The Cutting Edge, Consciousness

What is this thing we call consciousness? Is it a magnificent connection through the neural pathways of our brain? Does it, to the contrary, have a spiritual dimension?

I did scientific research in my youth. Some of that was in neuroscience. Some of my schooling was in neurosurgery in medical school.

My four primary areas of interest are theology, neuroscience, history and psychology. My interest in philosophy tags behind that group.

With all the sophistication in neuroscience research, we still don’t have a strong, foundational understanding of human consciousness from my view. Based on all of which I’m aware, I believe our spritual soul is our conscious and subconscious MINDS.

Religious visions have been established over time as perceptions apart from hallucination, events that are viable as well as within the confines of the mentally healthy.

What do you think?

You’ve Got to be Kidding

I have been watching the virtual testimony before a congressional committee of the CEO’s in the four largest tech companies on earth. The companies are Amazon, Google, Facebook and Apple.

After lengthy cross examination, the proceedings suddenly stopped. The broadcasters advised the millions of us watching that the proceedings had ceased because of technical difficulties.

You can be heartened the next time you run into your own technical difficulties on the device you are using now. If it can happen in the critical testimony of four giants of the biz, it can sure happen to us through no fault of our own. Makes for interesting comedy. Don’t you think?

Why I Love Books

When I was about eight, I began to read Dr. Seuss’ marvelous tales, particularly about Bartholomew. His real name was Theodor Geisel (Yes, without an “e”). His lines/verses were lyrical. Today they have been dubbed Seussical. His illustrations were hilarious. The books were pure joy.

Like a bookend in my life, it has now been 26 years that I have lived in Theodor Geisel’s hometown, San Diego. It is a city where, significantly for young people, he helped UCSD become a stellar university with his philanthropy.

Also at around eight years of age, I learned with delight about an elephant named Babar. Jean de Brunhoff’s books about him captured my imagination. The illustrations were intriguing and colorful. So colorful, that, a green suit that I loved, a quarter century later, I wore to my wedding. I didn’t realize at the wedding, that, the green suit, that I so enjoyed, was strikingly similar to Babar’s green suit. That came to me when I read to my children just a few years later about my favorite elephant (and suit).

That fun-filled initiation to reading was the springboard for a life of fascination with books. Thank God for large favors.

Not so Subtle Hints with Time

I remember a remark by my mother when she was a few years older than my 75 years. Kristine and I visited her at her home. I asked mom how she was feeling. Her response was”, don’t ask.”

When I was a vigorous, tennis playing, thirty one year old in 1976, one of my “big” toes began to ache one day. “Great” is the medical term for that largest toe. I saw my primary physician at the University of Maryland Medical Center. It was a convenient short walk up the block from my workplace, The Maryland Office of the Chief Medical Examiner.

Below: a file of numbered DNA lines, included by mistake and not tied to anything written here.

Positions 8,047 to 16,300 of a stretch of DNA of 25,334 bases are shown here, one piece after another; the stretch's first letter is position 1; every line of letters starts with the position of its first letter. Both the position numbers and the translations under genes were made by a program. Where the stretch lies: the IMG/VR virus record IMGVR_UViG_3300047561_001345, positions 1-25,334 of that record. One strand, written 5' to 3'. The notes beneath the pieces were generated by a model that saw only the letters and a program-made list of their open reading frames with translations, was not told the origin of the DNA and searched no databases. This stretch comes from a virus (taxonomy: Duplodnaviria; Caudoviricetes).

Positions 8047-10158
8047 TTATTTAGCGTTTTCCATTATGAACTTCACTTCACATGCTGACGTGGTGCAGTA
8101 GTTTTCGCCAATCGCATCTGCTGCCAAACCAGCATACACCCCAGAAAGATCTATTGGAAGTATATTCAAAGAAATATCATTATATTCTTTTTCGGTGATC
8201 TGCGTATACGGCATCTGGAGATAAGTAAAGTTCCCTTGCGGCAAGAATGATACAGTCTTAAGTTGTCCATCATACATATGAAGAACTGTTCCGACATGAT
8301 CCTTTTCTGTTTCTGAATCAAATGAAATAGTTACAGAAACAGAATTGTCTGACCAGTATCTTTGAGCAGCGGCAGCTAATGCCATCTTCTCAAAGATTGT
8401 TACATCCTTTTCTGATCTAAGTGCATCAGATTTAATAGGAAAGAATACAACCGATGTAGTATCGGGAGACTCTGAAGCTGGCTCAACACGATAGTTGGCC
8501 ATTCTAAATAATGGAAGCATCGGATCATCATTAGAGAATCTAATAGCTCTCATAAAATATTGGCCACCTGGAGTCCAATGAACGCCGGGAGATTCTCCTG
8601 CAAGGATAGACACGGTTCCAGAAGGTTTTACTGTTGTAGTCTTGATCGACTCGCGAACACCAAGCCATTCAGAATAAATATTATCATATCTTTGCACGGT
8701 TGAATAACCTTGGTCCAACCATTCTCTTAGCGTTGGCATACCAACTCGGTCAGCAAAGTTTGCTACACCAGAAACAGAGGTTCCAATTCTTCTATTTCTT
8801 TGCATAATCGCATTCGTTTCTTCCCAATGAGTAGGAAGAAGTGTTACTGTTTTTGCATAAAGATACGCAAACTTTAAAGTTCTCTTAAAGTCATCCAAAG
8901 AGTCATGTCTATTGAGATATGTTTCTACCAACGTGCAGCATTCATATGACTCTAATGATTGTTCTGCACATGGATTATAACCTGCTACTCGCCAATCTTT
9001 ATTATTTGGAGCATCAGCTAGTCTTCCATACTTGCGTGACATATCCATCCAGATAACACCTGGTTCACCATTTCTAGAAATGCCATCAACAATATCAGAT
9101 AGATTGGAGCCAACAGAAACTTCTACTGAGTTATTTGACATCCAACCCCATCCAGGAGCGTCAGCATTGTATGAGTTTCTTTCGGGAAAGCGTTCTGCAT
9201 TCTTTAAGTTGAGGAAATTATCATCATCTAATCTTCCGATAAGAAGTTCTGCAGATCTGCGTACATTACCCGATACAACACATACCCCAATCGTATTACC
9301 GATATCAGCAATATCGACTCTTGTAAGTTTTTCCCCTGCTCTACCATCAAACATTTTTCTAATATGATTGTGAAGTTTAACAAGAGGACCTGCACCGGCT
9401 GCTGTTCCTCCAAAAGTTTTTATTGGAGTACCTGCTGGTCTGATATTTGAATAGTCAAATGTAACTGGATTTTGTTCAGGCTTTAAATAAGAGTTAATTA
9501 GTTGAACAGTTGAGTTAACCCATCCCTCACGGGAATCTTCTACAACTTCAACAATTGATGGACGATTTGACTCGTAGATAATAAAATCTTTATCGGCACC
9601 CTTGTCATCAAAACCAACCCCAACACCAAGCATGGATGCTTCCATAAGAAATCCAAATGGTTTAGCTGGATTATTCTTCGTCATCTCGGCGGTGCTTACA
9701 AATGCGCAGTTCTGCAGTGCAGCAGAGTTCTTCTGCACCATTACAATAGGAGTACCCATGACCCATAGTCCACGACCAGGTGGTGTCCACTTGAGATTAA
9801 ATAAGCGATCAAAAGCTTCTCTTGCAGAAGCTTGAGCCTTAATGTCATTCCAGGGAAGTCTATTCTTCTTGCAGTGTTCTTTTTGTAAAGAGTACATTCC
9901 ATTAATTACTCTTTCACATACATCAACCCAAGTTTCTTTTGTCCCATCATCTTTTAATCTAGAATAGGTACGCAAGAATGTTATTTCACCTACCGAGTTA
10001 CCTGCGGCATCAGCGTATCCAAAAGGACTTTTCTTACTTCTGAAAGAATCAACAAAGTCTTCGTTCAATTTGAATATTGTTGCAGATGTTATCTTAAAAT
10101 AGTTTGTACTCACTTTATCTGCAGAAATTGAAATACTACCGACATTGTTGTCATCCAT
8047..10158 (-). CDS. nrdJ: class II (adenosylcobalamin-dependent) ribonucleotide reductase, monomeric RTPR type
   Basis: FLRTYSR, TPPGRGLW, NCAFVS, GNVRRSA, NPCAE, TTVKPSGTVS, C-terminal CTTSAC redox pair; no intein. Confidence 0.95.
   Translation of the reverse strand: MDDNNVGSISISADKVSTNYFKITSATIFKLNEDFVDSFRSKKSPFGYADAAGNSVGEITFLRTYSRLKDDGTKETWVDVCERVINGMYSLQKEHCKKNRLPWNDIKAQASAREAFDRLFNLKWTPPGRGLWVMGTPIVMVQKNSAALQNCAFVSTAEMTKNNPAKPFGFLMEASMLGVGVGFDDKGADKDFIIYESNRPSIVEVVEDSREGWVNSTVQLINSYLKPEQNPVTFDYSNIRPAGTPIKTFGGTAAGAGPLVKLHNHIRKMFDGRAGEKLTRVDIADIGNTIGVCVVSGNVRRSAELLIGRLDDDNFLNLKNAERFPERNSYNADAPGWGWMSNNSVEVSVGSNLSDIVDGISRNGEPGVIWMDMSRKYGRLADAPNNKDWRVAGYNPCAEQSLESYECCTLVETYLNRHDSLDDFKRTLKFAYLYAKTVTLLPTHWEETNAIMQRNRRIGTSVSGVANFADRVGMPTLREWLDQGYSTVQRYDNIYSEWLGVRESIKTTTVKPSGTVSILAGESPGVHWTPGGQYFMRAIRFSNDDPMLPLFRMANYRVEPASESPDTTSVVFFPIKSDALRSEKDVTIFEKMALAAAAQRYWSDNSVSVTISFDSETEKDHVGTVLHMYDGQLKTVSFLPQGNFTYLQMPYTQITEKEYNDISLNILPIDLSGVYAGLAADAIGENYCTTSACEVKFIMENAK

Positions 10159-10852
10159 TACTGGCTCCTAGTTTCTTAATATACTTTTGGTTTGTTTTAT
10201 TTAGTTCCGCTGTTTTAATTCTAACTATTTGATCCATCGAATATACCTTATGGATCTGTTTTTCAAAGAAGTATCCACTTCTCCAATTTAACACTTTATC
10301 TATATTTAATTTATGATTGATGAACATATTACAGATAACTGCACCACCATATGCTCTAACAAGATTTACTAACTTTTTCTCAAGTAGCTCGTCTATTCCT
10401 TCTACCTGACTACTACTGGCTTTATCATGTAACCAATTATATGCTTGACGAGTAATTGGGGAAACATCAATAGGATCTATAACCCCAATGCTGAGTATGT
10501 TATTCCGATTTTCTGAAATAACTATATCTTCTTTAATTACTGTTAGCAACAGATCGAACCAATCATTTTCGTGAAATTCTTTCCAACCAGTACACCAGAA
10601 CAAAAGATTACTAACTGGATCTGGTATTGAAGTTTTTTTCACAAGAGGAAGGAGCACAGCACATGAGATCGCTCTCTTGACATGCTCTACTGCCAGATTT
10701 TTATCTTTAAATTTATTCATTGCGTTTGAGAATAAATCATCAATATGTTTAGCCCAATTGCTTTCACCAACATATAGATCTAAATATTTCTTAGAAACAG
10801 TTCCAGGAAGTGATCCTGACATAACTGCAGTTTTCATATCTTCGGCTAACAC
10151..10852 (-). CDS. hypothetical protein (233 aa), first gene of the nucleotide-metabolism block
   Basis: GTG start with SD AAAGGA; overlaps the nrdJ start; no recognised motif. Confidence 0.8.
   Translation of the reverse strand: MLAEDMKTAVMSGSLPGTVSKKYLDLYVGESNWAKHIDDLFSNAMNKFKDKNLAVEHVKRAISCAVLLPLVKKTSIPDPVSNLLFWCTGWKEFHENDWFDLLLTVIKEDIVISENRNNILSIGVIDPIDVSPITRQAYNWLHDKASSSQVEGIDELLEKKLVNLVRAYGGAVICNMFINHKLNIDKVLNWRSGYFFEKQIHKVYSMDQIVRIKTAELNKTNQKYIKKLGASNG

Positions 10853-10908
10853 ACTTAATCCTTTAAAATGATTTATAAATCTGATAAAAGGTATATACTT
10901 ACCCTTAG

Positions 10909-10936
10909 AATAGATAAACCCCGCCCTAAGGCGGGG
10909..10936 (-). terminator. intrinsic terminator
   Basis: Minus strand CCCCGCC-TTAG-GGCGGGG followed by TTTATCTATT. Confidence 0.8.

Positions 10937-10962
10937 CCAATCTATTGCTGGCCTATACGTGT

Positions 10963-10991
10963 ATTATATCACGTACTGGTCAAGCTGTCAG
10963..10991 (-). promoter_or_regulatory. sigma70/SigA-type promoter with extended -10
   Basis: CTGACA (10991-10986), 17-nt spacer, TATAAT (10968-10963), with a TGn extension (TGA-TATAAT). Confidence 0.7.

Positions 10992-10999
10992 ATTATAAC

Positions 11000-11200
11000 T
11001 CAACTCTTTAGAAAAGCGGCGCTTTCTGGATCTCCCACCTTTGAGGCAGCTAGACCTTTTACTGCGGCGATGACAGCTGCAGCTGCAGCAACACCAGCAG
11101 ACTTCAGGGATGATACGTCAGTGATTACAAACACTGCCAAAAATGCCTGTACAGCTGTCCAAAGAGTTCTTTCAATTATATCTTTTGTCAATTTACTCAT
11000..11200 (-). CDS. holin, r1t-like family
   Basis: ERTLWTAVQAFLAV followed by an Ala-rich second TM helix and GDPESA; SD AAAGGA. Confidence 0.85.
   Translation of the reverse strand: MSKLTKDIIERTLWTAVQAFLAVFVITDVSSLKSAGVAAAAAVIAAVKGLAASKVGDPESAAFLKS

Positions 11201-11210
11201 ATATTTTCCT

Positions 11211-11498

He told me I had bad arches and that my feet were flat. He said those abnormalities had caused the arthritis even at 31. Rest was suggested and orthotics were fitted. Orthotics are custom made inserts for the bottom of one’s feet. The rest resolved the pain in less than a day.

The orthotics were effective through about 1995. I was 50. The pain reared its ugly toe again. This time a fine podiatrist indicated I was ready for a new, better pair of orthotics. They were what one might call, as with a new class of medicines, the “next generation” of orthotics. Rest healed the pain in a day. The orthotics were effective for decades.

Almost two years ago, around November of 2018, I had great toe pain that didn’t heal for about three days. It was disconcerting and surprising. Nonetheless I had been walking on flat feet for 73 years.

My next re-occurrence was far sooner than in the past. On 4/11/19 after vigorous touring of Israel for several days, including old, cobbled streets and narrow caves, I began to get my first serious nighttime toe pain in the left, great toe. I had learned in medical school that the pain that awakens or keeps the patient awake is one every physician should be concerned about.

I was unable to fall asleep. I read a book until about 3 am when in complete exhaustion I got a few hours of sleep.

Finally on 4/26/19, exactly the same thing occurred, but, with my right, great toe instead of my left. I recovered to walking without a limp in about three days. Hey, it could have been four or five. Things are changing.

How I Love that Peace in the Outdoors

Being holed up for the pandemic finds me spending less time outdoors. But, today I took my half hour of aerobics in 75 degree weather. My age matched the thermometer. The power walk reminded me of how much I miss being out in the open.

The last leg of the course, I went westward. I was in the midst of an ocean breeze from the Pacific coast, three miles away. As I had worked up a sweat the breeze in my face was uplifting. I had forgotten with my frequent, indoor exercise on an elliptical, the pleasure of a grand day in the open air and the peace it brings me.

It has been convenient to get fit indoors as I have needed neither mask, nor sunscreen, nor an outdoor pair of shoes. But convenience can fall far short of life’s better moments. Today my joint movement was fluid. There was no pain. I am fortunate that either by my lifetime of laziness, or moderation, or stretching, or all three, key joints are working now without soreness.

I recall ardently walking hills and cobblestone streets with a tour group in Jerusalem one year ago. That night found me with the most big toe pain I had ever experienced. I tried to get to the bathroom, but I was barely mobile. The pain kept me up when I got back in bed. That’s why I elliptical to put less stress on my toes (and other joints). I also stretch my toes usually daily.

Dear Lord, thank you that my knees, hips, and toes have been feeling no pain most of my long life. Thank you for that Pacific reminder of the beautiful, natural world You have provided.

Wow, Baseball is Back

Baseball is the only game where the defense has the ball. I watched the Giants and Dodgers commence with the Dodgers holding that horsehide.

The masks ( on the bench players) were new as was the empty stadium. Nonetheless Dodger Stadium was as beautiful as the day it opened, nearly 60 years ago.